Accuracy of deterministic vs. stochastic modeling of Ca2+-dependent vesicle release

Monday, March 27, 2023 - 12:00 to 12:45

Thackeray 427 

Speaker Information
Victor Matveev
New Jersey Institute of Technology

Abstract or Additional Information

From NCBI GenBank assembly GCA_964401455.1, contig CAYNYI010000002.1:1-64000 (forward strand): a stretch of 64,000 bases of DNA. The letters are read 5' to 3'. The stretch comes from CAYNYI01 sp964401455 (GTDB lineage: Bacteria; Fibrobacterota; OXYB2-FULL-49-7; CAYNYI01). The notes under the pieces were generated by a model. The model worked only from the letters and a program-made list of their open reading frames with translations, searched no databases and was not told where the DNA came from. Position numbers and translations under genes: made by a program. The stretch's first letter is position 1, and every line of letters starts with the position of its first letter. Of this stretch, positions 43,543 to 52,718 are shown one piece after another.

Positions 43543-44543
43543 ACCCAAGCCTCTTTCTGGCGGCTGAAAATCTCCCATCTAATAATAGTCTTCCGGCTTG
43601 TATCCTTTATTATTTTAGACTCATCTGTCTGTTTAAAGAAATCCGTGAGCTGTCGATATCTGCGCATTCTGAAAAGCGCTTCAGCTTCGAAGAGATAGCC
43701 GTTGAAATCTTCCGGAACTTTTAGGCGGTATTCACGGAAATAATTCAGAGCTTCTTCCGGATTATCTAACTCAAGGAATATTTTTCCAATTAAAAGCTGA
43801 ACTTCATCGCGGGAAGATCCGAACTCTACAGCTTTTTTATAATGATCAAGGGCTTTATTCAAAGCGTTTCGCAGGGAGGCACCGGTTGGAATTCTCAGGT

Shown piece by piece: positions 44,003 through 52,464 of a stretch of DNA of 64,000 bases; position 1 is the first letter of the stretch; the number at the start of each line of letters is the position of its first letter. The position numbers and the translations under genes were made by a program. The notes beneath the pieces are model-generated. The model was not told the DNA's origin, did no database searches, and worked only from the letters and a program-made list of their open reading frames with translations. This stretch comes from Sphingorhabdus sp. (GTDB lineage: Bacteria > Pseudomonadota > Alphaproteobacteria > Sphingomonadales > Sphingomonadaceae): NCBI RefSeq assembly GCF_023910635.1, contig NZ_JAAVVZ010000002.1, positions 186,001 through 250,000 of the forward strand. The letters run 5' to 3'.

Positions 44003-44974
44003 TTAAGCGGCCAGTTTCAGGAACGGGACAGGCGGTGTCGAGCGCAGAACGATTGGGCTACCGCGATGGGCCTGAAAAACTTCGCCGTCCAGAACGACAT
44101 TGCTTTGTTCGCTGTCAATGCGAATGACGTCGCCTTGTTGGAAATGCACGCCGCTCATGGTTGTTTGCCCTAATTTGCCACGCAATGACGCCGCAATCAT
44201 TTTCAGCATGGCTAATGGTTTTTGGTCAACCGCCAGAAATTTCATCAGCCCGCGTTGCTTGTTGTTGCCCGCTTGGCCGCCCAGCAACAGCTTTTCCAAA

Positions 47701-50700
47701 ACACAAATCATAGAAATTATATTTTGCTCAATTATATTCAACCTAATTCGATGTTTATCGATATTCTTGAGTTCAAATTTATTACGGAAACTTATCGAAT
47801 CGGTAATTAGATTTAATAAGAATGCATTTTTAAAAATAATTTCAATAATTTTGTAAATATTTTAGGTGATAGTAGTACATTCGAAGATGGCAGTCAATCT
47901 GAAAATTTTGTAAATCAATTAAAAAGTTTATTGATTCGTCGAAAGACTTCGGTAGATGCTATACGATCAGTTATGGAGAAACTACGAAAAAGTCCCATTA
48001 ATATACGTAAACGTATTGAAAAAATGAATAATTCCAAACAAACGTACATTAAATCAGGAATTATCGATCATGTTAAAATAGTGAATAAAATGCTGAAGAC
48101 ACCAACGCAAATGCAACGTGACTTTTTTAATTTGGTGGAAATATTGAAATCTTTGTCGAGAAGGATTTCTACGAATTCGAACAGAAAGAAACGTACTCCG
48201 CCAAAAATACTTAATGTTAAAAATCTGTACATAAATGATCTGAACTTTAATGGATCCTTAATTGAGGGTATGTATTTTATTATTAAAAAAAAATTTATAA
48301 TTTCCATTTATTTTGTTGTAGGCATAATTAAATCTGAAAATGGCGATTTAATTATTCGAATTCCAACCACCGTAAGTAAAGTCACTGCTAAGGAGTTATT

High degree of variability is a characteristic feature of synaptic neurotransmitter release, which is important to consider in our  understanding and modeling of this fundamental physiological process. Although stochastic Ca2+ channel gating is one of the primary source of this variability, it can be easily implemented in a computationally inexpensive way in combination with deterministic simulation of the downstream Ca2+ diffusion and binding. A more fundamental reason for the high variability of synaptic response is that only a small number of Ca2+ ions enter the synaptic terminal through a single channel during an action potential. This fact entails large fluctuations due to Ca2+ diffusion and its binding to Ca2+ buffers and vesicle release sensors, leading to a widely-held view that solving continuous deterministic reaction-diffusion equations does not provide high accuracy when modeling Ca2+-dependent cell processes. However, several comparative studies show a surprising close agreement between deterministic and trial-averaged stochastic simulations of Ca2+ dynamics, as long as Ca2+ channel gating is not Ca2+-dependent. This is a surprising result, deserving careful investigation. In this talk I will present further analysis and comparison of stochastic and mass-action modeling of vesicle release, showing that the discrepancy between deterministic and stochastic approaches can be surprisingly small even when only as few as 40-50 ions enter per single channel-vesicle complex. The reason for the close agreement between stochastic and mass-action simulations is that the discrepancy between the two approaches is determined by the size of the correlation between the local Ca2+ concentration and the state of the vesicle release sensor, rather than the fluctuation amplitude. Although diffusion and buffering increases fluctuation amplitude, it has an effect of averaging out the correlations between reactant fluctuations. Finally, contrary to naïve intuition, the mass action / mean-field reaction-diffusion description allows an accurate estimate of the entire probability distribution of vesicle release latency, rather than providing information about trial-averaged quantities only. These results may help in the choice of appropriate and efficient tools for the modeling of this and other fundamental biochemical cell processes.